In “Swear,” Tara and Heath – who have come up with a handful of nothing after a two-week outing – get separated after the bizarre appearance of some sand-Walkers. Heath gets Jimmy Hoffa’d, whereabouts unknown (maybe he’s exploring a mysterious island or fighting terrorists). Tara, meanwhile, is laid out on the beach like a jellyfish, having toppled off a bridge. She’s discovered by Cindy (Sydney Park) and pint-sized Rachel (Mimi Kirkland), the latter of which strictly adheres to their group’s rule of shooting strangers on sight. The softer Cindy vouches for Tara, leaving her the means to survive. Tara follows her rescuer to an out-of-the-way camp comprised entirely of girls and women, who freak out at the appearance of this intruder. Tara tries to escape, she’s captured, she yammers out some poorly written and even more poorly delivered jokes, Tara is interrogated, I start wondering what I’m doing for breakfast tomorrow morning, Tara slurps down a meal, Tara escapes again like a slippery Harrison Ford in The Fugitive, I angrily fast-forward through another batch of seemingly endless ads, Tara makes it back to the bridge where Heath pulled a vanishing act that would make David Copperfield jealous, Tara eats while holed up in a novelty gift shop (amazingly, no one ravaged that shelf of ugly ass nurse bobbleheads), then Tara strolls into Alexandria decked out in a pair of goofy sunglasses.
We get sixteen episodes a season, and this is not a good use of time. Cindy and the Oceanside village will likely come back into play eventually, especially considering this group lives all hush-hush and out of the way after a disastrous encounter with Negan and the Saviors left all the males dead, but that doesn’t make this episode worthwhile. “Swear” is a 42 minute budgetary concern, best experienced with a finger hovered firmly atop the fast-forward button. Slower episodes filled with world-building and character development aren’t the issue here – the issue is a season that is mostly slogging its way towards the midseason finale (already just two Sundays away), after having barely spent any time with our favorite characters. Develop other characters, develop the wider world, great, but do it without robbing audiences of the characters they tune in to see and have done so for six years. Most of this episode didn’t have to happen, and if it did have to happen, it should have been with characters who are more important to both the audience and the plot. Tara come across a small, untrusting village with a grudge against the Saviors (join the club) – that’s a major development, but it doesn’t make the episode any less of a frustrating waste of time. It’s like doling out an episode of The Brady Bunch where Cousin Oliver and Sam the butcher go on a whacky trip to the supermarket. These characters haven’t been sufficiently developed for us to want to spend 42 minutes with them and just them alone, which is a particular sin in Tara’s case as she’s been with the show since season four.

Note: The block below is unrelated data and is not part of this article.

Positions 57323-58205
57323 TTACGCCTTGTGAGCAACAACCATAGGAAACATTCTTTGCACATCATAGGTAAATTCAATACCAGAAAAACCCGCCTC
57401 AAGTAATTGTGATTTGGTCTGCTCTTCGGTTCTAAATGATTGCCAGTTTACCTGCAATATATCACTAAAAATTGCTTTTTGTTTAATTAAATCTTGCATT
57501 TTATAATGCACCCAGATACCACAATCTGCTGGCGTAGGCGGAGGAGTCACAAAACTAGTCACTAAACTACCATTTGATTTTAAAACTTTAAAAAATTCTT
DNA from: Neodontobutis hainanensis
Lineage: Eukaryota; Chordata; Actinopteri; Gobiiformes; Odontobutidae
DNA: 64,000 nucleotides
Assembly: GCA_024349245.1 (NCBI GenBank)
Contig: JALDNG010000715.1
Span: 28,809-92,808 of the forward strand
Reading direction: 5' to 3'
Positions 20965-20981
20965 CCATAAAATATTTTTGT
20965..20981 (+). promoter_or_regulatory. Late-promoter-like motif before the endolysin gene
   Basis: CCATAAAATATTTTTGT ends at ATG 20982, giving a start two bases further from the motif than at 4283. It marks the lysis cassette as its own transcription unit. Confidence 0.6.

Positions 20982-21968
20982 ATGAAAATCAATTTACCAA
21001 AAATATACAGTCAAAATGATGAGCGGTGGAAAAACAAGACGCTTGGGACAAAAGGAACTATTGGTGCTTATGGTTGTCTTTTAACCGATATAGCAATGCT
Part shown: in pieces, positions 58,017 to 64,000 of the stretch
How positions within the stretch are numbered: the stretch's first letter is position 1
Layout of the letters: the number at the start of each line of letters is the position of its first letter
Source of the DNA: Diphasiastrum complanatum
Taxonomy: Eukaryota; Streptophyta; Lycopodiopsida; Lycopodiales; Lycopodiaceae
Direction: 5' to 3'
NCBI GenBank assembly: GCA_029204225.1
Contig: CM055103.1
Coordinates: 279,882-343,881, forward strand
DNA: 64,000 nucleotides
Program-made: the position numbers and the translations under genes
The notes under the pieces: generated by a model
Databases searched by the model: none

“Swear” is The Walking Dead at its worst, and this worthless, unproductive episode shouldn’t have made it farther than a discarded, scribbled-down idea on a discarded Post-It note lining the bottom of a trash can in the writers’ room. This is a sidestep best left forgotten – and now has the distinct honor of being my single “watch it once and never again” episode of The Walking Dead. I’m as engaged a fan as you can be when it comes to The Walking Dead – it’s my favorite show – but like intruders to the Oceanside community, “Swear” is best shot on sight. I’d like to see Sydney Park’s Cindy again, and I wouldn’t mind having her brought into the fold as a full time cast member – even if she’ll forever serve as a constant reminder of the second episode of The Walking Dead that I outright loathed. (And I thought that episode set in Grady Memorial Hospital couldn’t be outdone in the “holy shit, this is awful” territory). At least we’ll see Rick “remember him?” Grimes next week.